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Nano is the new cryo. When cryogenic treatment of cables first made the hifi rounds, it was mocked as voodoo. To protect their honor, a few manufacturers initially chose to call it 'proprietary treatment'. As the years passed the efficacy of hifi cryo on wires and even tubes became more widely accepted. Audiophiles began to understand that this process had a successful application history with car and tractor engines, guns, musical instruments, space craft and many other metal-working industries well before hifi discovered it.

Of late our little industry has been invaded by nano. The brochure for Avantgarde Acoustic's Duo Primo is one example. "The Kevlar midrange cone of the M2 Omega is coated with trillions of tiny micro fibers generating a 'Velours Damping Effect'. This incrementally small fur of the VDE technology cone effectively reduces partial resonances of the cone itself. Furthermore the microscopic fibres of the VDE technology help to effectively absorb high-frequency distortions."

Joseph Szall of ATD is the designer of the driver made commercially famous in the original Magico Mini and since seen in speakers by Expolinear, Volent and Cappricio Continuum: "Having played a lot with 'hi-tech' honeycomb composite structures and in general with composite cones—Kevlar, Carbon fiber, Dyneema—I was always nostalgic for the sound quality and performance of the original Zellaton cones. I collaborated on a few projects with Jürgen Görlich who, having taken over manufacturing from his uncle Dr. Podszus in the 60s, produced Zellaton cones continuously until the end of the 20th century. For my new developments I used a syntactic foam of aerospace derivation formulated such as to have a different density along the depth of the cone (smaller cells near the outer skins and bigger ones at the center of the core). The very special skins are state of the art for this application. They consist of nano-graphite fibers in a 3D alea-structure matrix (Hypergraph) strengthened with vacuum/plasma Titanium surfaces. Thus was born the Ariacell GTi = Z3."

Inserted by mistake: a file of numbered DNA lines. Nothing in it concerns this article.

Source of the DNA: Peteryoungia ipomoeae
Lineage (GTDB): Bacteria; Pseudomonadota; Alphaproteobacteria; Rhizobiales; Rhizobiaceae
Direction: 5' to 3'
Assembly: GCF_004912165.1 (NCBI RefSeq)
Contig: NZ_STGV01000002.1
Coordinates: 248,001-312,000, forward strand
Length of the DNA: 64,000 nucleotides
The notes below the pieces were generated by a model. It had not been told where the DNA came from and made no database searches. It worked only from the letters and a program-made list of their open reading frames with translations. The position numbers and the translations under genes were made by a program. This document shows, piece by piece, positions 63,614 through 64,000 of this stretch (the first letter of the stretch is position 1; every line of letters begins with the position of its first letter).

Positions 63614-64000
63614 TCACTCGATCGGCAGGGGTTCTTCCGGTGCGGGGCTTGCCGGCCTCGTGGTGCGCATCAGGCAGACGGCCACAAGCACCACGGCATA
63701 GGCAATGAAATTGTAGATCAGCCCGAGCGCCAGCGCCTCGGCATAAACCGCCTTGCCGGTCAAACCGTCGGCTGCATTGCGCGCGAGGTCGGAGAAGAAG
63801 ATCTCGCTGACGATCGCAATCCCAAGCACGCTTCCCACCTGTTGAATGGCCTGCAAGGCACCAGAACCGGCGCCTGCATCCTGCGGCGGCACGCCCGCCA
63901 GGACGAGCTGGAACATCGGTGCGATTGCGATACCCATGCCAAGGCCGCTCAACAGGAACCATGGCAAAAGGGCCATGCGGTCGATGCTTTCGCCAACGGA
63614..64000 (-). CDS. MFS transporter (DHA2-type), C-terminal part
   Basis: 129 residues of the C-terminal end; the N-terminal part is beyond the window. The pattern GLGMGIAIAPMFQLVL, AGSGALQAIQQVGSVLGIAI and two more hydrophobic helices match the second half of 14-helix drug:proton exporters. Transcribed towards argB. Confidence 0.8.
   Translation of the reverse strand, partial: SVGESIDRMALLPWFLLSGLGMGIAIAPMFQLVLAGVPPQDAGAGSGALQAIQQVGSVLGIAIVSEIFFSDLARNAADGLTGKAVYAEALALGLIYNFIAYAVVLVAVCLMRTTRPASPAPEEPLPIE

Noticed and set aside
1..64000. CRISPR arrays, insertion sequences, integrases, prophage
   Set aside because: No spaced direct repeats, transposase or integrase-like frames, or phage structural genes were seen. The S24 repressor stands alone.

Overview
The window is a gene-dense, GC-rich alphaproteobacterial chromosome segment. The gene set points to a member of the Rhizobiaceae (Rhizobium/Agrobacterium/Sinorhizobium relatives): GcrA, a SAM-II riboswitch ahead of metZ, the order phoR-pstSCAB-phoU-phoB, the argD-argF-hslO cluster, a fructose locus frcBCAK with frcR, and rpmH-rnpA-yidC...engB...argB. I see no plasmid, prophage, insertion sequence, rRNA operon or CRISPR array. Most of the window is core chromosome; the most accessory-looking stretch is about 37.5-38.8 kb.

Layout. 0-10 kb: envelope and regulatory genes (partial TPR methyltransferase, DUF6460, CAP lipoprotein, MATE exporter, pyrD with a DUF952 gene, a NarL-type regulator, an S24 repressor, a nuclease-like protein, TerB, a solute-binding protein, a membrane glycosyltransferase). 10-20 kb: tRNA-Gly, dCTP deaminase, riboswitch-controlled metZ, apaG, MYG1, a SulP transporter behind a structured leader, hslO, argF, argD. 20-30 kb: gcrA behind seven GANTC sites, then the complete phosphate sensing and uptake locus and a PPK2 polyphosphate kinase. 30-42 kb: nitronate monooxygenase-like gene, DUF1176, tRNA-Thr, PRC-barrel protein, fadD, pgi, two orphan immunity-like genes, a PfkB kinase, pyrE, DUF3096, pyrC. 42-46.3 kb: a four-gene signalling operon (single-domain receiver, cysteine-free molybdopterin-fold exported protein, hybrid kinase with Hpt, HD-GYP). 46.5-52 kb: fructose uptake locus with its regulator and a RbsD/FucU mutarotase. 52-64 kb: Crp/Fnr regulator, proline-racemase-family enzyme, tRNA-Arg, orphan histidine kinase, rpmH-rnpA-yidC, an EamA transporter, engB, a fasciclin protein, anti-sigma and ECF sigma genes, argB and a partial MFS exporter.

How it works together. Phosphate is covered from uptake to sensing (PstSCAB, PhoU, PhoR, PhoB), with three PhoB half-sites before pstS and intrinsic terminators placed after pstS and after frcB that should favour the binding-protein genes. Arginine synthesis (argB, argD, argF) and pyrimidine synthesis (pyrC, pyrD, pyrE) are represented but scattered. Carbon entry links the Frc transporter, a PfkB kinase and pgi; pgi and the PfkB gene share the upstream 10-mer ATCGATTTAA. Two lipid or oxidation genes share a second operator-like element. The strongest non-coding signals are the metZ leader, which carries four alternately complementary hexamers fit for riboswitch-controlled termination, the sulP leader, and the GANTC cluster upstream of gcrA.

In my interview with Zu Audio's Sean Casey on their Dominance flagship, he explained that "... the nano materials and application processes reduce weight, increase strength and propagation velocity of the drivers without incurring any sacrifices in damping. In 2004 we began to experiment with cutting-edge DuPont nanotech-engineered coatings and solids. The initial reasons were to realize the best possible gloss finish which would also be far tougher. These nanotech-engineered liquid solid ceramics, fibers and synthetic resins performed as promised. We quickly recognized the benefits and made the switch. It was during this process that we also got into experimenting with applications for loudspeaker cones and diaphragms. While we had extensively tested coatings, microspheres and binders on driver cones over the years, this new nano material presented a novel set of attributes and opportunities for our widebander platform.